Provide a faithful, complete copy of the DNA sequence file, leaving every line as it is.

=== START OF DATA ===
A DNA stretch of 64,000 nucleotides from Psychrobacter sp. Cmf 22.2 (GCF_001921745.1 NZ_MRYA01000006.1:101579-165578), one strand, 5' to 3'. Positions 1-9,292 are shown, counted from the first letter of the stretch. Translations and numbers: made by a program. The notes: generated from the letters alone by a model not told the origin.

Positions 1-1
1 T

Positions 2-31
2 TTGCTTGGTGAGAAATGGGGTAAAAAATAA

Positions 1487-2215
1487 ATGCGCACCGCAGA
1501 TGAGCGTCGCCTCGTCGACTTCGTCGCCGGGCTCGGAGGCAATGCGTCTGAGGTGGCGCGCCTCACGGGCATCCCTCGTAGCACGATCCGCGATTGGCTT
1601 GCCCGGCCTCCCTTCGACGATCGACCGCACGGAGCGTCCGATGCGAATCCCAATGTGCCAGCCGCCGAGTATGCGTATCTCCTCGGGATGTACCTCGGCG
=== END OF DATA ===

A DNA stretch of 64,000 nucleotides from Psychrobacter sp. Cmf 22.2 (GCF_001921745.1 NZ_MRYA01000006.1:101579-165578), one strand, 5' to 3'. Positions 1-9,292 are shown, counted from the first letter of the stretch. Translations and numbers: made by a program. The notes: generated from the letters alone by a model not told the origin.

Positions 1-1
1 T

Positions 2-31
2 TTGCTTGGTGAGAAATGGGGTAAAAAATAA

Positions 1487-2215
1487 ATGCGCACCGCAGA
1501 TGAGCGTCGCCTCGTCGACTTCGTCGCCGGGCTCGGAGGCAATGCGTCTGAGGTGGCGCGCCTCACGGGCATCCCTCGTAGCACGATCCGCGATTGGCTT
1601 GCCCGGCCTCCCTTCGACGATCGACCGCACGGAGCGTCCGATGCGAATCCCAATGTGCCAGCCGCCGAGTATGCGTATCTCCTCGGGATGTACCTCGGCG